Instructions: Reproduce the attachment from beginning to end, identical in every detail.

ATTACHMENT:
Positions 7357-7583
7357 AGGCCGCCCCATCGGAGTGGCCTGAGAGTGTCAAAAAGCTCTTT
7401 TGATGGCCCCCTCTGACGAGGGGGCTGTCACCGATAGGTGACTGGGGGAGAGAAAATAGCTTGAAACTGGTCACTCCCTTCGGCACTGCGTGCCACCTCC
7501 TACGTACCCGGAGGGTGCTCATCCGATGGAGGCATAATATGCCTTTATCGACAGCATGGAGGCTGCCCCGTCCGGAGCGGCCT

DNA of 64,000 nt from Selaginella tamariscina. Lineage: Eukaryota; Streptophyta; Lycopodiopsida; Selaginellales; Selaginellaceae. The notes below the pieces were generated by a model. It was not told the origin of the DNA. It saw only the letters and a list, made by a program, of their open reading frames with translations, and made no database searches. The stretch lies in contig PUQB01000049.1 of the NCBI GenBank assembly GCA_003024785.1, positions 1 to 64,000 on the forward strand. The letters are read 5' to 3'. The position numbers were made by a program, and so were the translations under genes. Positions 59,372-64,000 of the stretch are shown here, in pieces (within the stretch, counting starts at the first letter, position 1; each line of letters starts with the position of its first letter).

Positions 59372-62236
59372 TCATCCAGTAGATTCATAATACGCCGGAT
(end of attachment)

Positions 7357-7583
7357 AGGCCGCCCCATCGGAGTGGCCTGAGAGTGTCAAAAAGCTCTTT
7401 TGATGGCCCCCTCTGACGAGGGGGCTGTCACCGATAGGTGACTGGGGGAGAGAAAATAGCTTGAAACTGGTCACTCCCTTCGGCACTGCGTGCCACCTCC
7501 TACGTACCCGGAGGGTGCTCATCCGATGGAGGCATAATATGCCTTTATCGACAGCATGGAGGCTGCCCCGTCCGGAGCGGCCT

DNA of 64,000 nt from Selaginella tamariscina. Lineage: Eukaryota; Streptophyta; Lycopodiopsida; Selaginellales; Selaginellaceae. The notes below the pieces were generated by a model. It was not told the origin of the DNA. It saw only the letters and a list, made by a program, of their open reading frames with translations, and made no database searches. The stretch lies in contig PUQB01000049.1 of the NCBI GenBank assembly GCA_003024785.1, positions 1 to 64,000 on the forward strand. The letters are read 5' to 3'. The position numbers were made by a program, and so were the translations under genes. Positions 59,372-64,000 of the stretch are shown here, in pieces (within the stretch, counting starts at the first letter, position 1; each line of letters starts with the position of its first letter).

Positions 59372-62236
59372 TCATCCAGTAGATTCATAATACGCCGGAT